10. Side characters with no real purpose. We all know this: books with a evil side character whose only purpose for existing seems to be to foil the main character’s intentions. Why are they so bitchy? Well, this is never explained. I understand that the novel isn’t from their perspective, and that’s fine, but if you’re going to make a side character psychopathic in their badness, a little insight is warranted, yanno?

Ok, back to studying…

Review: This is How You Lose Her

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Review for "This is How You Lose Her" by Junot Diaz (2012)

Rating: 3 out of 5 stars

I downloaded and read this back in 2012 when it first came out, due to my overwhelming support and respect for Junot Diaz as a writer at that time. I gave it 5 stars because I thought that the writing was fresh and engaging, but the sexism of the male characters bothered me immensely. Man, I thought at the time, he really hates women. I even remember hitting up Google to see if Diaz was married or had a girlfriend, because I could not imagine the jerk he probably was at home. I didn’t speak on it further though. I did not write a review either. I just moved on.

After allegations of sexual misconduct and verbal abuse came out about Junot Diaz last week, I decided to take another look at this book. I read it in a few days and I have to say that I am even more troubled by the male characters’ sexism than I was the first time I read it. On a scale of 1-10, Yunior’s sexism is somewhere in the Outer Limits. He cheats and cheats and treats women like shit and feels only a vague sense of remorse about it. Even though the book is about relationships, in story after story, Diaz’s women characters are always empty and never fully fleshed out. Their bodies exist for the male characters to use and abuse them time and time again. When women characters are somewhat fully realized (“Otravida/Otravez,” the ubiquitous presence of Yunior’s mother) they are always saintly, sad, and long suffering through the perils of their men’s choices.

So what is this, other than your run-of-the-mill, heteronormative misogyny? It does not surprise me that Junot Diaz has been called out as a jerk in his offline world, because in reading this I never felt that normal kind of separation between the person and the art. These stories are too real, and it is quite apparent that Yunior’s experiences are clearly Diaz’s. Diaz addresses some of this criticism in an article from The Atlantic, in which he states that he wrote this particular book to address sexism that pervades our culture. I get that, sir. But simply calling out sexism and portraying it in all of its nasty glory does not challenge it. There is nothing in this book about male hetero privilege that we don’t already know or haven’t seen before.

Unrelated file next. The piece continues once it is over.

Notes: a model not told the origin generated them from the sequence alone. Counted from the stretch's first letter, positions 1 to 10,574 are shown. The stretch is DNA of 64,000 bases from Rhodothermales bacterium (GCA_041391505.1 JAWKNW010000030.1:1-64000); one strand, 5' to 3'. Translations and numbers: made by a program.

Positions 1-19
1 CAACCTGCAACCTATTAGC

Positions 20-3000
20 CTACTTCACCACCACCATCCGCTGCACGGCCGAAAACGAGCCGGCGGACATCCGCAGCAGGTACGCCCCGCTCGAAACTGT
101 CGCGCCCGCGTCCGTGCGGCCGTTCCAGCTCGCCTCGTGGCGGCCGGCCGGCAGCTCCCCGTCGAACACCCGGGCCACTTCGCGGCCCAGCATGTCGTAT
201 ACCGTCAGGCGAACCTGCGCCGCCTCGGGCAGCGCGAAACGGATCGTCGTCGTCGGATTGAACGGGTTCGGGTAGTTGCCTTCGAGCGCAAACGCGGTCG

I’ve changed my rating to 5 stars to 3 stars now. I don’t mind writers writing about sexism, but I need more complexity before I read something else by Junot Diaz.

Review: Ghost Boys

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Review for "Ghost Boys" by Jewell Parker Rhodes (2018)
Rating: 4 out of 5 stars

“All children, except one, grow up.”
-Peter Pan

Jerome is a likeable 12 year old boy living in Chicago with his parents, grandmother, and sister. He is bullied at school, so a friend gives him a toy gun to brandish for protection. During a visit to a local park to play with the gun, Jerome is shot and killed by a police officer, who felt as if Jerome was a “threat” to his life.

Once dead, Jerome remains in the world of the living, watching his parents grieve and visiting places he used to go. No one sees him, until he encounters the young daughter of the police officer who killed him. They strike up an unlikely friendship. Ghost boys, we learn, are young Black boys killed by racially motivated violence. Emmett Till, Tamir Rice, and Trayvon Martin all make appearances in this book. We’re told that there are hundreds of ghost boys, walking around in the world of the living, making sure we don’t forget them.

This is a sad, heartbreaking book. I will admit that I went into the reading of this book angry on the subject matter. I won’t say I liked it either, because it deals with an all-to-real horror that I, as the mother of a 14-year-old Black boy, hope to never, ever encounter. Yet mothers are still dealing with the pain of their children shot dead by police with no consequences, legal or otherwise. Ghost boys continue.